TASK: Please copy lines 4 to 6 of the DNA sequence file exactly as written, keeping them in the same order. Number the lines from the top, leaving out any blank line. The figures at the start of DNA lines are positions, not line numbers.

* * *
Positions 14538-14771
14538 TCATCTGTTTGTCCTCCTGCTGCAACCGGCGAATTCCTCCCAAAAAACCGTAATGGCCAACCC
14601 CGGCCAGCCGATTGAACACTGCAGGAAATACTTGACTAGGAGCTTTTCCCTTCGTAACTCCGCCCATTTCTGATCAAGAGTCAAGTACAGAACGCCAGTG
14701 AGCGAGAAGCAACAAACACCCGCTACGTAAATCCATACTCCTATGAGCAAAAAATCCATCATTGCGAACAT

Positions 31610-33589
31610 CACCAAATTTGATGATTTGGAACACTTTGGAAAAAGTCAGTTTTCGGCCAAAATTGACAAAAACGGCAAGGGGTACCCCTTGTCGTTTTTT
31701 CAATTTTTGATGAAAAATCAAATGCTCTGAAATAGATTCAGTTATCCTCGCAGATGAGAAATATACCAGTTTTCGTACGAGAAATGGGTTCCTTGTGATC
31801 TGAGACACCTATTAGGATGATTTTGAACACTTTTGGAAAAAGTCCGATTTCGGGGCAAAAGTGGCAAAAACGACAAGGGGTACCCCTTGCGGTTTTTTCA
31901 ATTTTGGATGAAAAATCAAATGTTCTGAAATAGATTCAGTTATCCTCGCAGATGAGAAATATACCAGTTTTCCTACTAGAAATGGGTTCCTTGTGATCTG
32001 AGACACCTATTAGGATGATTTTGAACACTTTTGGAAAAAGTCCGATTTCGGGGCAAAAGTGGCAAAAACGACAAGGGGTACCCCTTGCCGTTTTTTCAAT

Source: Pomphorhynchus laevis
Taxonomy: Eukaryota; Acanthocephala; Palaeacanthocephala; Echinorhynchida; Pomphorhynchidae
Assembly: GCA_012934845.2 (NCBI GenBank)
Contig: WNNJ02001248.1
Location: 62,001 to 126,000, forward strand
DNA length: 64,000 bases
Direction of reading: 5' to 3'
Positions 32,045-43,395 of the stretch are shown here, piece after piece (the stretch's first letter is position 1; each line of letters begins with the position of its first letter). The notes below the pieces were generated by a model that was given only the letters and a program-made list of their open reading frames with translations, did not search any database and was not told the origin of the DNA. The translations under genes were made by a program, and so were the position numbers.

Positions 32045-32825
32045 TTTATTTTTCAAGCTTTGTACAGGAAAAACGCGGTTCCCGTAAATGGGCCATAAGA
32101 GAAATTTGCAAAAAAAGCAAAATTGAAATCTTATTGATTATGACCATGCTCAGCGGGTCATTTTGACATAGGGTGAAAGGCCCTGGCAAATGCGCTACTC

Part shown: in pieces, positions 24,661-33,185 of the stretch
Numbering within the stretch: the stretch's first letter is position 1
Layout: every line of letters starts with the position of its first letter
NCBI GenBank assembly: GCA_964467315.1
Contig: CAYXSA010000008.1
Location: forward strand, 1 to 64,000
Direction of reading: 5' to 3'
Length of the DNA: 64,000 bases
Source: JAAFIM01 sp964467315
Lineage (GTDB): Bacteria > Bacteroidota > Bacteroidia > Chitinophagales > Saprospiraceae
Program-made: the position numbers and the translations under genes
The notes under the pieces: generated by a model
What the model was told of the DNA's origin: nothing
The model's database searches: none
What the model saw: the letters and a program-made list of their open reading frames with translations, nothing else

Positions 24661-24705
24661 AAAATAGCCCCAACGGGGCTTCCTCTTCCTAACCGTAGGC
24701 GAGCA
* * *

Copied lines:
14701 AGCGAGAAGCAACAAACACCCGCTACGTAAATCCATACTCCTATGAGCAAAAAATCCATCATTGCGAACAT

Positions 31610-33589
31610 CACCAAATTTGATGATTTGGAACACTTTGGAAAAAGTCAGTTTTCGGCCAAAATTGACAAAAACGGCAAGGGGTACCCCTTGTCGTTTTTT